Meanwhile, Derek’s father owned a coach and aggregates business in Armscote and wished to retire. Fritz Wahl decided to purchase the business; all UK tours passed through Stratford-upon-Avon, so routine maintenance could be shared and winter storage provided.

Wahl had also attempted to crack the United States in the early 1980s, but European ways did not work there.

The drain on resources through rapid expansion caused bankruptcy of the Heidenheim company, although the London operation stayed afloat, along with its Armscote subsidiary, which was running six coaches.

“But they were repossessed without notice in 1987. I resigned as a director, and the London operation became what is today Redwing Coaches, a respected name in the business. I continued to run trucks from Armscote, but not coaches. With a young family, it made more sense, as the hours were more regular.”

Many of the Wahl fleet of O303s became part of the Redwing operation; others spread their wings further, with a number being exported to Australia. As time passed, the Mercedes-Benzes were dispersed further, and many were scrapped.

In the meantime, the Wahl Coaches name slowly slipped beneath the waves and was forgotten about, despite its near 10-year stint as one of London’s premier coach operators.


Back from the dead

Forgotten, that was, by all except Derek and his son Richard. Richard, who had restarted the Webbs Coaches operation in 2008, maintained a keen interest in the whereabouts of the former Wahl vehicles and in September 2007 became aware of a member of the second batch of integral O303s which was in store with an operator in the south of England.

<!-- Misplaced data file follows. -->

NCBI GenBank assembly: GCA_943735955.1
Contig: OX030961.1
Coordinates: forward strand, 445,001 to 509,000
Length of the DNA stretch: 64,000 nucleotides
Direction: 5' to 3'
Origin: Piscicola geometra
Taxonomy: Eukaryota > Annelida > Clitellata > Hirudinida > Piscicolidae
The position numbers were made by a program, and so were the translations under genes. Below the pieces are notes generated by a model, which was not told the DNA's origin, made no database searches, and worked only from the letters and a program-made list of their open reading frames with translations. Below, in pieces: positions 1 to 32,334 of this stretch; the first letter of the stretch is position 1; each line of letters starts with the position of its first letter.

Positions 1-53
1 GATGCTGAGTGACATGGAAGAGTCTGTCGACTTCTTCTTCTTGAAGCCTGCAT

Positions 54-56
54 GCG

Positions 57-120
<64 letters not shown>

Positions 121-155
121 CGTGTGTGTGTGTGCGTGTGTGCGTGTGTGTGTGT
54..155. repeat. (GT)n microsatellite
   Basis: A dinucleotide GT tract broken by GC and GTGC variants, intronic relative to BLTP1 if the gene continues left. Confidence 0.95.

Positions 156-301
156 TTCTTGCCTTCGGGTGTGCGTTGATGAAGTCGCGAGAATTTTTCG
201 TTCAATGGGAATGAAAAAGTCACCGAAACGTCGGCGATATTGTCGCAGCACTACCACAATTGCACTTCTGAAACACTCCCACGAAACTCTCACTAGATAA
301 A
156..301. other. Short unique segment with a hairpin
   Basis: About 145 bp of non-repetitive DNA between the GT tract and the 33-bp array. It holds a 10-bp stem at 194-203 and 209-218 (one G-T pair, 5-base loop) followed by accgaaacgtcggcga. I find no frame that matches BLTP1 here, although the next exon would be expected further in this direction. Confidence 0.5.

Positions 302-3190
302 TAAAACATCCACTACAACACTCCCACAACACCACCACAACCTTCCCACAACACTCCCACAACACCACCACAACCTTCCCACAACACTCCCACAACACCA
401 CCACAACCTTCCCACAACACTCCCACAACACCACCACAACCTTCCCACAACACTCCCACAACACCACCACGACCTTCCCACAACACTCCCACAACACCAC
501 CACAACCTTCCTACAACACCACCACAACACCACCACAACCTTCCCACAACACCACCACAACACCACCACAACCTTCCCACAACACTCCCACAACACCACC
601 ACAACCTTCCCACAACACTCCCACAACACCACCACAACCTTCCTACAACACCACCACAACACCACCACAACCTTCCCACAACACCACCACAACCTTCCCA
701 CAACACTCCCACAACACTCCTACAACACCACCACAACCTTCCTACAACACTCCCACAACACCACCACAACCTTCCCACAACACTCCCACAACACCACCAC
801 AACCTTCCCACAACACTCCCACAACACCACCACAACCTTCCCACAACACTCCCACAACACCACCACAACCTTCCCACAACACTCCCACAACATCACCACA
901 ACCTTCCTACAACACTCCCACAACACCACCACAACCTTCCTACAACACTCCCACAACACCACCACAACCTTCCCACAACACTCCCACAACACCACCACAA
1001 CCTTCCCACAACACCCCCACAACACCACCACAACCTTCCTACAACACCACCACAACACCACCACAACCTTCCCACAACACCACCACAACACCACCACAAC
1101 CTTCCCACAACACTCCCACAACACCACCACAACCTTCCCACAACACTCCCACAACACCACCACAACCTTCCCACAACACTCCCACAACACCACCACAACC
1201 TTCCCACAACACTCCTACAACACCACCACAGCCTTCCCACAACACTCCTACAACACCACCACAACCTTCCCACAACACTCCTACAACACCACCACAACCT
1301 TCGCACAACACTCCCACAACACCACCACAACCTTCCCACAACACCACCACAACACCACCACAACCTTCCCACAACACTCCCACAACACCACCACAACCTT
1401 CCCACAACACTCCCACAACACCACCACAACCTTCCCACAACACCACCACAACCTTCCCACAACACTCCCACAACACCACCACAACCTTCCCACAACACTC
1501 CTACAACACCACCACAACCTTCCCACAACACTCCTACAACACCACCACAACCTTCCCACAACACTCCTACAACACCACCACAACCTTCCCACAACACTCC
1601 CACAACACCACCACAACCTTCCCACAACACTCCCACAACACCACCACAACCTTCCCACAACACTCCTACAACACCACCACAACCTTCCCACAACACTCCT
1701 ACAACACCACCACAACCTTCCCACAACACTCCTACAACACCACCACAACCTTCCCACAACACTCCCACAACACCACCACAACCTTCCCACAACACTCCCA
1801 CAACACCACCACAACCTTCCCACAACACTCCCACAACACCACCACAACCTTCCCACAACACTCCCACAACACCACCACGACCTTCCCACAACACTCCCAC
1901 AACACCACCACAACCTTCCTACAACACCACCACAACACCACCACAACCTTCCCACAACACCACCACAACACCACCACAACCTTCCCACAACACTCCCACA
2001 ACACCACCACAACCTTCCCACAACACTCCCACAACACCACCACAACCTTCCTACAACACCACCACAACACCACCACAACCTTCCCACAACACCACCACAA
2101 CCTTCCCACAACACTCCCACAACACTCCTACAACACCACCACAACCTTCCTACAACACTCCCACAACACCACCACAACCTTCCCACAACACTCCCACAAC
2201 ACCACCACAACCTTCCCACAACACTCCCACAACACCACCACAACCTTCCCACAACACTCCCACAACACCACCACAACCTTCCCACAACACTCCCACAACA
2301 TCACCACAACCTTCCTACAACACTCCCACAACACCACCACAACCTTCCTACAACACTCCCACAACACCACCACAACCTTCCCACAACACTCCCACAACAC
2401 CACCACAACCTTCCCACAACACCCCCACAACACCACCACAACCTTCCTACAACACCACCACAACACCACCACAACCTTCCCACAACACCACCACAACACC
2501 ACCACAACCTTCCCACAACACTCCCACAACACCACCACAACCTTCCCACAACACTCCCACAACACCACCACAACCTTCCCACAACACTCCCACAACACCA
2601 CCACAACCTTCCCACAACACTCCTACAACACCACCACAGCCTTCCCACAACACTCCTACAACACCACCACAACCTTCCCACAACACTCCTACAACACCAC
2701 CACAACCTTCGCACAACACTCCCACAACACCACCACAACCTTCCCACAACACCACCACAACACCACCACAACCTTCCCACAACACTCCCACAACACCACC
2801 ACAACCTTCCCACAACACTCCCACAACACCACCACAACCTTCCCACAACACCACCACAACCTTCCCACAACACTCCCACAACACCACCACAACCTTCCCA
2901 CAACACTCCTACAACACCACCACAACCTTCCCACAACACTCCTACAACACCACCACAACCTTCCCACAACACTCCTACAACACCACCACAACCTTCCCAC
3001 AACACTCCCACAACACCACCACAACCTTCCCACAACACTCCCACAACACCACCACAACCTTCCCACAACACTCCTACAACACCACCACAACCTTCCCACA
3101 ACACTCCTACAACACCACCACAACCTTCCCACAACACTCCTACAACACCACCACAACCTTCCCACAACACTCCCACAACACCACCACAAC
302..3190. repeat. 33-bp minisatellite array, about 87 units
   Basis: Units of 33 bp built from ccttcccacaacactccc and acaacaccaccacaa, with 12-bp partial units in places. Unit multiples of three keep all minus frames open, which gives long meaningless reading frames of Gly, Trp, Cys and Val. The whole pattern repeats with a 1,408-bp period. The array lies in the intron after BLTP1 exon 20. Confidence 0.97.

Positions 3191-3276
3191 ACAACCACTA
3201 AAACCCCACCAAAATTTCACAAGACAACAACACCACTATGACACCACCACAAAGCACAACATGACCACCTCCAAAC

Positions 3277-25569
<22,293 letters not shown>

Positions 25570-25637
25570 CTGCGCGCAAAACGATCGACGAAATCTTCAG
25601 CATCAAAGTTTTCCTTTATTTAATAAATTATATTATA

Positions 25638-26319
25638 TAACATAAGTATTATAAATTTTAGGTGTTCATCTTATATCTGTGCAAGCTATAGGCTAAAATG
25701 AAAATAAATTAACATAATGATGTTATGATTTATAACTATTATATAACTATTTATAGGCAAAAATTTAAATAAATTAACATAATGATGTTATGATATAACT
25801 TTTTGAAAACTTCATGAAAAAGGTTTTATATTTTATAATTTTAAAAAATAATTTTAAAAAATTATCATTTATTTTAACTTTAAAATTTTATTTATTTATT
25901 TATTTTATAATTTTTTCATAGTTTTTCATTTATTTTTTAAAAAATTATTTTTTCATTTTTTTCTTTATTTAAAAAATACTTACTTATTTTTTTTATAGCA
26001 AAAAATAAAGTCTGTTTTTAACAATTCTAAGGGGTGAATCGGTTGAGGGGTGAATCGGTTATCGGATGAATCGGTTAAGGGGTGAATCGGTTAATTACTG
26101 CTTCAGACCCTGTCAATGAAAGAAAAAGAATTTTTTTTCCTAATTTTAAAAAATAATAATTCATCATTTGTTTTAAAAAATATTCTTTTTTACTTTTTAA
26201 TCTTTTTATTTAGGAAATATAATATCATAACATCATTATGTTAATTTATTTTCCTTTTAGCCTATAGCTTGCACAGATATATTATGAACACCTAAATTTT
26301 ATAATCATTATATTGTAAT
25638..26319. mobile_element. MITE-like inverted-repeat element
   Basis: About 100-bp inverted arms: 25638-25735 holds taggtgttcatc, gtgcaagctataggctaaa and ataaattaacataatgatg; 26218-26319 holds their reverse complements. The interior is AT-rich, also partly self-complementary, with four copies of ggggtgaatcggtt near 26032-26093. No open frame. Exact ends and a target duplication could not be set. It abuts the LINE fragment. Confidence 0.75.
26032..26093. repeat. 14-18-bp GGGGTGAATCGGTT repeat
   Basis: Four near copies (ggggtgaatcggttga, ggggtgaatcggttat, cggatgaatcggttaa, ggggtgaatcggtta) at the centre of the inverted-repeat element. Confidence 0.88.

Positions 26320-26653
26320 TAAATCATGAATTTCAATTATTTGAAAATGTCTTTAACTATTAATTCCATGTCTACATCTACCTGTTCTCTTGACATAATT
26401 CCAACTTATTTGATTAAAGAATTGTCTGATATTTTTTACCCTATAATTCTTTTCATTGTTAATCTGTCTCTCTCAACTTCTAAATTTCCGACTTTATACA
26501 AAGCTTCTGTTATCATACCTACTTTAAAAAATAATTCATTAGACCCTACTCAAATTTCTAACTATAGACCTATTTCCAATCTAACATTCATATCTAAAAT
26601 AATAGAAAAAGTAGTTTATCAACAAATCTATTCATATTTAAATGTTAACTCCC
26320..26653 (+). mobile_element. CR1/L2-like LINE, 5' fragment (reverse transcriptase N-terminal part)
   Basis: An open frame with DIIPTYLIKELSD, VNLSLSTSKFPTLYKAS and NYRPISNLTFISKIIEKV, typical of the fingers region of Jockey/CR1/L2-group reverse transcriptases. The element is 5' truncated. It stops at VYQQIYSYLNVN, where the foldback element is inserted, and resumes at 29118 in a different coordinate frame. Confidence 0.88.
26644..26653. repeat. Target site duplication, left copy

He purchased it and brought it back to Armscote. “It still has its original engine, although it had been overhauled prior to me buying it,” says Richard. “The coach had been dry stored for some time, but when I went to it, the engine started on the first turn of the key.”

It stood in the yard until 2011, when restoration began. Mechanical work was carried out by Richard, while cosmetics – including refurbishment and repaint into the original Wahl Coaches livery – were handled by Volvo Bus at its Loughborough workshops. Eastgate Trimmers supplied original moquette.

The coach was finally released from its five-figure restoration a week before taking part in this year’s UK Coach Rally at Alton Towers.

Both Richard and the coach came away with silverware: He for the highest placed driver in the Saturday tests and as Driver of the Year runner-up; the coach for best entry in the over-25-years category.

Its appearance at the rally was fitting; 34 years ago Derek entered one of the Plaxton-bodied O303s into the 1981 Brighton Coach Rally, and he also came away with a trophy.


On the road

Although a semi-preserved vehicle, and the oldest surviving integral O303 in the UK, the coach has a Class 6 MOT and is a working member of Webbs’ fleet. It was new in April 1983 for 71,034.

The O303 is now regularly seen on the road after its near-decade lay-up, and Webbs Coaches works with some well-known names in the coach industry over the summer months. With the exception of a Toyota-based Caetano Optimo, all its small fleet of coaches is Mercedes-Benz-powered.

With the weather not as fine as it might have been on the day routeone visited Armscote, Richard was kind enough to make the Mercedes-Benz O303 available for a drive to Coventry and back, and it’s not difficult to understand why the model was immediately seen as superior to British-built coaches.

Power is not a problem with the 280bhp V8 driving through a six-speed manual gearbox, and the coach rapidly reaches its 62mph limited speed; it showed a nearly-new Megabus double-decker a very clean pair of heels on the M6 near Coventry when accelerating past a truck, much to its driver’s surprise.

Although it can’t compete with today’s top-line tourers for creature comforts, the O303 is still in fine fettle, rides well and is perfectly capable of a good day’s work.

Whether the drivers of today would appreciate a return to stirring the cogs from the AS-Tronic, I-Shift and Opticruise gearboxes which have come to dominate the coach industry is difficult to call, but thanks to Richard’s efforts, a once-famous name in the London coach market lives on.